One of the greatest documentaries ever made
Charlton Griffin | Thomasville, GA | 07/27/2006
(5 out of 5 stars)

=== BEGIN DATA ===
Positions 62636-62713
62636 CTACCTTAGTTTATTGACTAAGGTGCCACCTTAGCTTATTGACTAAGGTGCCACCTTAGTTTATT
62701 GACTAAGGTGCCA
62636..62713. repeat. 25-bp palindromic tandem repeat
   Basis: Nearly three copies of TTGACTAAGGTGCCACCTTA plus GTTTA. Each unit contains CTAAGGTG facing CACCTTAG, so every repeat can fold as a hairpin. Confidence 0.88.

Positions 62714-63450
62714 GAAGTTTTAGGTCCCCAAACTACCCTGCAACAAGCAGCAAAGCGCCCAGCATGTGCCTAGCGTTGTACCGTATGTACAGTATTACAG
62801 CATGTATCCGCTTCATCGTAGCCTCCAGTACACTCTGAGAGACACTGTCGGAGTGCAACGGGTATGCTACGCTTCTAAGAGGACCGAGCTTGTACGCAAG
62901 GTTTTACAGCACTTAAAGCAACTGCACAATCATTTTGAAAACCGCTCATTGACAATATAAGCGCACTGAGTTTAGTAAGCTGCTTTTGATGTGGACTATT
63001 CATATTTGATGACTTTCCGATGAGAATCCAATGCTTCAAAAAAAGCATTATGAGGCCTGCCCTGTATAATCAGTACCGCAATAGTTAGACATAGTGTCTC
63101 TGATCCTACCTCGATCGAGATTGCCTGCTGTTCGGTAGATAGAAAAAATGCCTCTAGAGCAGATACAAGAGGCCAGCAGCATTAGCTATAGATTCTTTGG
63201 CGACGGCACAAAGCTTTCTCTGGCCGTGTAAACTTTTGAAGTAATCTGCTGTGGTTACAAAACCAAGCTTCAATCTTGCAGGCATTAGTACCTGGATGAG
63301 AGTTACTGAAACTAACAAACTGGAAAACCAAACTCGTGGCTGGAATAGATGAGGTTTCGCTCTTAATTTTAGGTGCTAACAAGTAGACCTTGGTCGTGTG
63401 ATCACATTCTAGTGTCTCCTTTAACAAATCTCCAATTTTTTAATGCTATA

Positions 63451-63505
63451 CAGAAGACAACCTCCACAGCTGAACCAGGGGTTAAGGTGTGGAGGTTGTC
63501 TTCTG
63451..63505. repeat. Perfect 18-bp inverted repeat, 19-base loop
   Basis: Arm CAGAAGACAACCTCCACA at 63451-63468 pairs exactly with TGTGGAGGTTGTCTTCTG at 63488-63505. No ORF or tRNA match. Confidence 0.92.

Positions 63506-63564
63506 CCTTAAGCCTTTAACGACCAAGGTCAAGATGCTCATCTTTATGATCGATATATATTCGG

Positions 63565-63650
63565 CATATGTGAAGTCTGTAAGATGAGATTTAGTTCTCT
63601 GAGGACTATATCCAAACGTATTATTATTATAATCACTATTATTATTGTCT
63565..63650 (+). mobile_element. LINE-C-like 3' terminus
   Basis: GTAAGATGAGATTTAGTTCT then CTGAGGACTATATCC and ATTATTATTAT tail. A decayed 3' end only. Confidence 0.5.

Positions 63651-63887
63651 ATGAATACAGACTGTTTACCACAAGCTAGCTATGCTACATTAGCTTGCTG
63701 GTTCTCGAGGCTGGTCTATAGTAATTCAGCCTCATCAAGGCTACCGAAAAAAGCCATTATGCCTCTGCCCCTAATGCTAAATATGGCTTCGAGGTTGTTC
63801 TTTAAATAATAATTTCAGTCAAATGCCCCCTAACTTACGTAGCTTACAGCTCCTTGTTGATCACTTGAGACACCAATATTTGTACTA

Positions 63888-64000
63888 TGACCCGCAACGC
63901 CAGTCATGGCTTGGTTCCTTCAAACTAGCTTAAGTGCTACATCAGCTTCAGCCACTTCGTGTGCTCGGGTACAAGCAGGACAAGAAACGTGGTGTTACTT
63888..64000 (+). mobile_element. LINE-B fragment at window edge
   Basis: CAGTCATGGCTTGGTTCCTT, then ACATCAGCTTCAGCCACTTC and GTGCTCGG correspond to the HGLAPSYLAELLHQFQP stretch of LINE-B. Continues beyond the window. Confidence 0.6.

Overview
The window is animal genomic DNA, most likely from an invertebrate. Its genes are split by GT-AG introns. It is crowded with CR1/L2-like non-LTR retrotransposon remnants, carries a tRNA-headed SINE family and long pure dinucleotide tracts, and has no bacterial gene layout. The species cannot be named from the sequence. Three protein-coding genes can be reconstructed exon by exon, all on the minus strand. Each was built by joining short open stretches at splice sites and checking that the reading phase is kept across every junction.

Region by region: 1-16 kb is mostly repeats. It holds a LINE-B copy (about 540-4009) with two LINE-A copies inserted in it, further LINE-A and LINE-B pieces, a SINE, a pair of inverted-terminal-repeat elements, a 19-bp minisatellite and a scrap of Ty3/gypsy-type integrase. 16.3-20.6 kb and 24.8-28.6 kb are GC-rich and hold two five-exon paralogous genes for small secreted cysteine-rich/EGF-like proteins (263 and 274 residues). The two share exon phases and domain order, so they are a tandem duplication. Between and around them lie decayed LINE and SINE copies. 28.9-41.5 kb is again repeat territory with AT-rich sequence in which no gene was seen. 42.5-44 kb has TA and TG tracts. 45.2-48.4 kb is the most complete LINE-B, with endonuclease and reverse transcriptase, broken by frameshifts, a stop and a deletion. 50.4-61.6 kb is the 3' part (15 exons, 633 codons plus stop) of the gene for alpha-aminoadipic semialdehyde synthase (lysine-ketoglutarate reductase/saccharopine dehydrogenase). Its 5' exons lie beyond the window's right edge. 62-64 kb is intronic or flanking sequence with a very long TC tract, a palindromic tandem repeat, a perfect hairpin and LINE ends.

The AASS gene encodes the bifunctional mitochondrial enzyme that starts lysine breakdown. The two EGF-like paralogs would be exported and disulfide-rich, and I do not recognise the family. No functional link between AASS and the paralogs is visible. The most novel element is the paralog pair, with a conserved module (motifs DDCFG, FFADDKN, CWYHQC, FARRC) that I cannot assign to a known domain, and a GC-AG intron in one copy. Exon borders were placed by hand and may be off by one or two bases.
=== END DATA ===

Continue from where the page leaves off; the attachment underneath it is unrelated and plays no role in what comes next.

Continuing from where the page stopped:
"If you have never seen this series before and are interested in art history, you just landed in a honey jar. Clark takes us on a 1,500 year journey through Western Civilization starting roughly at the end of the Roman Empire and ending in mid 20th century. He tells us straight out that his aim was to follow the history of Western European civilization as seen through the eyes of its artists. Why the limitation to only Western European civilization? Apparently, Lord Clark wanted to keep the series to a manageable length. The series is over 13 hours long as it is, and one can only wonder what it would have gone on to become had he included the Egyptian, Greco-Roman, Byzantine, Islamic, Asian, African and Pre-Columbian cultures. The mind boggles. With Civilisation, Clark has done an incredible job of showing us the amazing cultural legacy left by our European forebears. And at the end he reminds us that this is only a fraction of what was actually achieved. You will recognize many of these works. Others will not be so familiar. But they carry the weight of historical significance, and everyone with at least a four year college education should be aware of the general drift of Clark's presentation. He finished this program for the BBC in 1969. It was an immediate success and you can also find the book of the same name which was a popular spinoff of the series. I recommend it also. The series came along in the midst of some of the most tumultuous scenes of civic strife of the last 50 years. Against this background, Clark laid out his thesis that Western civilization has consisted of a series of catastrophes and rebirths. He indicates that our depression over the events of the twentieth century should not lead us into abandoning the cultural legacy which has been bequeathed to us. For example, if the Black Plague of the 14th century were to strike us with the same force it did before, over a hundred million Americans would die. The Thirty Years war devastated parts of Europe even worse than World War 2. And yet, the will to survive and rebuild society was always there. It is a prescient reminder for the current generation of thoughtful people."